During war, explosions, fighters, tanks and other weapons cause damage not only through direct contact with and contamination of the environment with chemicals. Thus, the noise pollution they create negatively affects sleep, migration, reproduction, the ability to hear and track wildlife.
Noise pollution is one of the forms of wave, physical pollution with a set of sounds of different frequency and intensity, and the body's adaptation to it is impossible. Read about the impact of military noise on wildlife in the article EcoPolitics.
Natural ecosystems are often referred to as "terrains" in the military terminology of combat space, adopting an anthropogenic rather than ecocentric view of natural landscapes during periods of armed conflict. As a result, the health and integrity of ecosystems is often neglected.
Military rifles produce a noise of about 150 decibels, and the noise level of the tank during movement can reach 130 decibels. However, some weapons and vehicles can generate significantly higher noise levels.
Aircraft used in military operations can create noise bursts (such as sound impacts, jet booms, rotational pulses, etc.), causing serious health problems for wildlife.
Many animals are known to be more sensitive than humans. So A 2016 study in the journal Audubon found that owls did not hear their prey when the noise level was only 61 decibels. In addition, noises cause diseases of the auditory, endocrine, nervous and cardiovascular systems.
Noise from military aircraft has different effects on wildlife, covering primary, secondary and tertiary effects. These effects can occur during the acute or chronic period and have sublethal and lethal consequences depending on the acoustic duration, intensity and biology of a particular species.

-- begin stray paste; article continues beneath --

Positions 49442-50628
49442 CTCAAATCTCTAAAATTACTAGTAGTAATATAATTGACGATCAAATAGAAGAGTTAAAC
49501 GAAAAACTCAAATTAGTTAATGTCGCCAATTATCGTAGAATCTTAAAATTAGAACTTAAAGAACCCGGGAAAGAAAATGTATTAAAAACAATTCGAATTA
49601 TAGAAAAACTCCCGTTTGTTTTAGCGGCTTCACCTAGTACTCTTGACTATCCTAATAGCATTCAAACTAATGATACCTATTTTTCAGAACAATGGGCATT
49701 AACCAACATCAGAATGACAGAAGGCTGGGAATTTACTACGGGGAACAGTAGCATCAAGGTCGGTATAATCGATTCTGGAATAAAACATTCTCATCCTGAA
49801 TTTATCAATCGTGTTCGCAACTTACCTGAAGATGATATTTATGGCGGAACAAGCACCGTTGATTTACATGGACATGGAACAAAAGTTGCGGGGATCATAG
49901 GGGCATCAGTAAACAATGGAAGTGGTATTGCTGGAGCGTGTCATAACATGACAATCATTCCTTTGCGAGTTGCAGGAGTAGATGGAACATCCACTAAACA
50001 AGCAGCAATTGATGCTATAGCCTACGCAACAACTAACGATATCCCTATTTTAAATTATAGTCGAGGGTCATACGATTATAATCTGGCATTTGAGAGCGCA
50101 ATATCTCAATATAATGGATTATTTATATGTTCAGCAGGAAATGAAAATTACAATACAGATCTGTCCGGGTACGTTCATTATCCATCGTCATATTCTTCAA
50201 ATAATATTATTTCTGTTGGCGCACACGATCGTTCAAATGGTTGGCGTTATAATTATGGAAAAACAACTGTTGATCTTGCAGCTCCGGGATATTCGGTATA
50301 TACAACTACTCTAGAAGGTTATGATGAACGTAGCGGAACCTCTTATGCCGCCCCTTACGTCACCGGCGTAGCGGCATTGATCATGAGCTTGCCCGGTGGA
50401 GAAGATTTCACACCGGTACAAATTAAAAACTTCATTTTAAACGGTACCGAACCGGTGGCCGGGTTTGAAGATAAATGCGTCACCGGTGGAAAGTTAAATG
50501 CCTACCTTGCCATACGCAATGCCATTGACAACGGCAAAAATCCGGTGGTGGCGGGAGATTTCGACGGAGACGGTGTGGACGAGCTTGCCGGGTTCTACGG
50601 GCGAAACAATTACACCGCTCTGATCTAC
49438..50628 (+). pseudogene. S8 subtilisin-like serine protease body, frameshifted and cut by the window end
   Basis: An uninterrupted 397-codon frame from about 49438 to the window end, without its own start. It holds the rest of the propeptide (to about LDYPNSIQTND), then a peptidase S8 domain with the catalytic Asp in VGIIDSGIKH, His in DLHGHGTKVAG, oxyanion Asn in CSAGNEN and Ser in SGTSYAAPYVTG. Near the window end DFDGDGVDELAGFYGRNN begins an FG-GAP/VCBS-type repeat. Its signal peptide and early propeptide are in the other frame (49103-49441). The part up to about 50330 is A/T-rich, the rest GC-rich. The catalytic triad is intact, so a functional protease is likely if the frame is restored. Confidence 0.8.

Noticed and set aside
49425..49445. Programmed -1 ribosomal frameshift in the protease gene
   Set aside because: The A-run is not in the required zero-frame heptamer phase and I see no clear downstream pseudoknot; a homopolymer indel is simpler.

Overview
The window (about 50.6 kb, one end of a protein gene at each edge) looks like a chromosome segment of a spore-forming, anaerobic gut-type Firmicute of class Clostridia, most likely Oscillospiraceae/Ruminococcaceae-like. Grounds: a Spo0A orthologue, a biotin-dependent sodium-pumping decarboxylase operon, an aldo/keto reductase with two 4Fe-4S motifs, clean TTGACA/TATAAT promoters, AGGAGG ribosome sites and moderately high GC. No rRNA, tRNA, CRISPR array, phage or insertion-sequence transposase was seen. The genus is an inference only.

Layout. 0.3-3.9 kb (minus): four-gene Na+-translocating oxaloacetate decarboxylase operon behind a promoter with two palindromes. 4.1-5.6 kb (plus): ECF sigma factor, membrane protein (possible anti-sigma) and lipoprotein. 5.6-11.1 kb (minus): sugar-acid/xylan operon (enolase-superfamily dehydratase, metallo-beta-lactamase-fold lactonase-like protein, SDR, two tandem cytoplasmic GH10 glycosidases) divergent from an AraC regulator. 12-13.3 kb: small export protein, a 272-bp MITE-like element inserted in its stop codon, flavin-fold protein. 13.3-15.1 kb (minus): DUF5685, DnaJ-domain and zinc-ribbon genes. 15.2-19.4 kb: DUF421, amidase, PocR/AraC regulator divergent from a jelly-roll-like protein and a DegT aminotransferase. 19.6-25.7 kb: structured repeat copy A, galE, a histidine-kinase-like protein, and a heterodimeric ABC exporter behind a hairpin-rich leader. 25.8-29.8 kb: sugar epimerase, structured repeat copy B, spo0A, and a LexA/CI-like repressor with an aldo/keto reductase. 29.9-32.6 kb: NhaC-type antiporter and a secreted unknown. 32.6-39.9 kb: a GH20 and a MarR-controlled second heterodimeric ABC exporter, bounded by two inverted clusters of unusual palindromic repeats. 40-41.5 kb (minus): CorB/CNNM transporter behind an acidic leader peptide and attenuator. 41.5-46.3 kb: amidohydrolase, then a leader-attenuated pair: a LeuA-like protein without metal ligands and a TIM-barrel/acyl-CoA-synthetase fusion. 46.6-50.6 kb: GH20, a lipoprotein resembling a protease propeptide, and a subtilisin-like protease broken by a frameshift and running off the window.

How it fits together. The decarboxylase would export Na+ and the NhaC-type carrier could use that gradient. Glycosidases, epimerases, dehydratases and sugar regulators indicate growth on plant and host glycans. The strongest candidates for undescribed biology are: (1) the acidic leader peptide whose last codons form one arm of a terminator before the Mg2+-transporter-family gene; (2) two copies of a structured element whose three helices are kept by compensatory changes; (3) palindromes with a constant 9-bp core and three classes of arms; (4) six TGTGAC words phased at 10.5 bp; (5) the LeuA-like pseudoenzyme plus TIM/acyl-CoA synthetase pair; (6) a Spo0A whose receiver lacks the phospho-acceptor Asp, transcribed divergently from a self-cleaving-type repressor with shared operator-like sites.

The main consequences may include rupture of the eardrum, changes in hearing ability (temporary or permanent) and masking of auditory signals (eg, inability to recognize the sounds of the victim, predators or other members of the population).
Secondary effects are related to effects on physiological processes that may interfere with the reproduction, production and use of wildlife habitat. Tertiary effects consist of a combination of primary and secondary effects that can lead to population decline, species extinction and degradation habitat.
Marine explosions and sonar operations during the active period of the war can interfere with the daily life of many aquatic species.
Thus, the acoustic frequency used by dolphins and whales coincides with the frequency of sonar, which can cause hemorrhage and disorientation, including throwing ashore.
IN Russia's military action in the Black Sea has already caused the mass death of dolphins, as sonar and navigation devices "blind" animals and dolphins to be thrown ashore.
In addition, heavy rocket fire and ammunition explosions in the spring at freshwater spawning grounds are likely to have caused significant damage to fish populations, as their intensity is much higher than domestic variants of poaching explosives, for which criminal liability is provided.
Underwater explosions can also inflict excessive pressure and shrapnel on invertebrates, fish, reptiles, birds and marine mammals.
On land, explosions also damage plants, as the shock wave can damage leaves, branches and uproot plants.
We will remind, environmental activists told about danger of noise pollution.
As EcoPolitica reported earlier, became victims of Russia's war several thousand dolphins in the Black Sea.